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Honors Thesis Work In Renewable Energy For An Undergraduate Student

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2003 Annual Conference


Nashville, Tennessee

Publication Date

June 22, 2003

Start Date

June 22, 2003

End Date

June 25, 2003



Conference Session

Design Experiences in Energy Education

Page Count


Page Numbers

8.640.1 - 8.640.9



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Paper Authors

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Tim Meyers

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NOTE: The first page of text has been automatically extracted and included below in lieu of an abstract

Session 2433

Honors Thesis Work in Renewable Energy for an Undergraduate Student Robert S. Weissbach, Timothy S. Meyers Penn State Erie, The Behrend College


Renewable energy has become an important area of research and development for both environmental as well as economic reasons. At the academic level, it is possible to introduce students to issues related to renewable energy. This paper discusses the effort one student has put in, as part of a thesis, to develop an economically feasible, self-sufficient, renewable energy system for a residential home in the Great Lakes region. The design of the system sought to use both wind and solar energy to supply energy to the home. The student was able to consider effects such as the design and capability of the wind turbine and solar panels to determine whether the design would be viable economically. After deciding that the initial system design would be too expensive, the student then considered other options to reduce the cost of the renewable energy system while still providing the necessary electrical systems that are used in a modern home. This included the development of a survey that was distributed to faculty and staff. The survey was used to determine the critical electrical loads that families in the Great Lakes region would require throughout the year. Successes and challenges of using thesis work as a teaching methodology for education in renewable energy will be discussed.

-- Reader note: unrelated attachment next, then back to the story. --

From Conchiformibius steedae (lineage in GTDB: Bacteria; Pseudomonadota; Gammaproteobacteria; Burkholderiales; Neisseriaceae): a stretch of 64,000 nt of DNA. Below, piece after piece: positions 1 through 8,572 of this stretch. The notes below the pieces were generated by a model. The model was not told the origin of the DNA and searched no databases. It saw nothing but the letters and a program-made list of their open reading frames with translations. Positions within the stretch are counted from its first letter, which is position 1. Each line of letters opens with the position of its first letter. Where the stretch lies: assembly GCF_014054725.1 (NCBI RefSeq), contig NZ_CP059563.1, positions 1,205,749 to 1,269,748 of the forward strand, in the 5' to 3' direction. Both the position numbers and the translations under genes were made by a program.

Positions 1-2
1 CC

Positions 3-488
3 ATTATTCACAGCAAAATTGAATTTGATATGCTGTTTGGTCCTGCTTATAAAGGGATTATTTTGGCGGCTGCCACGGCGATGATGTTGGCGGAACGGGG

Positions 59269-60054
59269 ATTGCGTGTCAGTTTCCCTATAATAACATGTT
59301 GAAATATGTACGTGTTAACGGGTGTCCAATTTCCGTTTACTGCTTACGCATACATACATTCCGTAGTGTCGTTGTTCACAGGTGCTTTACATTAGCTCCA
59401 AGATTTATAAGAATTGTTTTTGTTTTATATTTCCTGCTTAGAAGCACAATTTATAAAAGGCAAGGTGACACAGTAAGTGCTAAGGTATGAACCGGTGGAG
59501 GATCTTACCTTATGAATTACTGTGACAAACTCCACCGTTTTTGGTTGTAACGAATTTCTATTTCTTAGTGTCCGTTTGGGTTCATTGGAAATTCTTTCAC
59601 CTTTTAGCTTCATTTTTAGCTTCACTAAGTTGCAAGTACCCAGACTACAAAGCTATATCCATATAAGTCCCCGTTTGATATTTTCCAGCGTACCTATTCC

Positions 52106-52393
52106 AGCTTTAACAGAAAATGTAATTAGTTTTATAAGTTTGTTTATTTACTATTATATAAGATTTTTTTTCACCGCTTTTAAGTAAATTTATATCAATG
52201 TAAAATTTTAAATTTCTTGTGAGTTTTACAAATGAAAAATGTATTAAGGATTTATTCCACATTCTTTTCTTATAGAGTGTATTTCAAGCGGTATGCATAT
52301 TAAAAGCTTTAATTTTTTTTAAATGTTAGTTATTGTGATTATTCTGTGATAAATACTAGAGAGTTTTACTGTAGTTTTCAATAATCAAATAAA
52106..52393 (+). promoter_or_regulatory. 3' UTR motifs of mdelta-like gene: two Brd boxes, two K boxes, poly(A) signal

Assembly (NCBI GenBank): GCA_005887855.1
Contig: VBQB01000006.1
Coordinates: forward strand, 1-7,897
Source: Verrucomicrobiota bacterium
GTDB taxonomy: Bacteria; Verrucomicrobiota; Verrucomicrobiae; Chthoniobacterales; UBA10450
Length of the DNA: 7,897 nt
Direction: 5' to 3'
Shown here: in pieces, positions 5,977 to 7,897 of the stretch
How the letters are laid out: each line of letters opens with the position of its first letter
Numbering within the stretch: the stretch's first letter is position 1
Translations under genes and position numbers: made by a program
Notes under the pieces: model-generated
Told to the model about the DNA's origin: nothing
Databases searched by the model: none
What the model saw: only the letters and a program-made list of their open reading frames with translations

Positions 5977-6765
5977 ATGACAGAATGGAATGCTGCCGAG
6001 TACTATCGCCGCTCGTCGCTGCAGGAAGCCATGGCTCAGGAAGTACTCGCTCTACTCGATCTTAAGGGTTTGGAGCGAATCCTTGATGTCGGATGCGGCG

Penn State Erie, The Behrend College offers an honors program (called the Schreyer Honors program) to those students who possess high academic ability and the desire to pursue research- oriented work within their curriculum. Students are required to take 14 semester credits of honors classes as well as write a thesis. Honors classes are either offered within the schedule, or students perform additional relevant work within a non-honors class to satisfy the honors credit requirement.

One student in electrical engineering technology (EET) was accepted into the honors program at the beginning of his junior year, based on his application and a clear record of academic achievement. As part of the thesis, the student and faculty advisor decided to look at the area of renewable energy. Specifically, the student thesis would focus on developing a renewable energy system for a home in the Great Lakes region that could be disconnected from the utility grid. Factors to be considered in the design included:

• Cost of the system • Power and energy required throughout the year • Use of different energy resources, namely wind and solar • Consideration of energy storage, such as batteries

“Proceedings of the 2003 American Society for Engineering Education Annual Conference & Exposition Copyright © 2003, American Society for Engineering Education”

Meyers, T., & Weissbach, R. (2003, June), Honors Thesis Work In Renewable Energy For An Undergraduate Student Paper presented at 2003 Annual Conference, Nashville, Tennessee. 10.18260/1-2--12048

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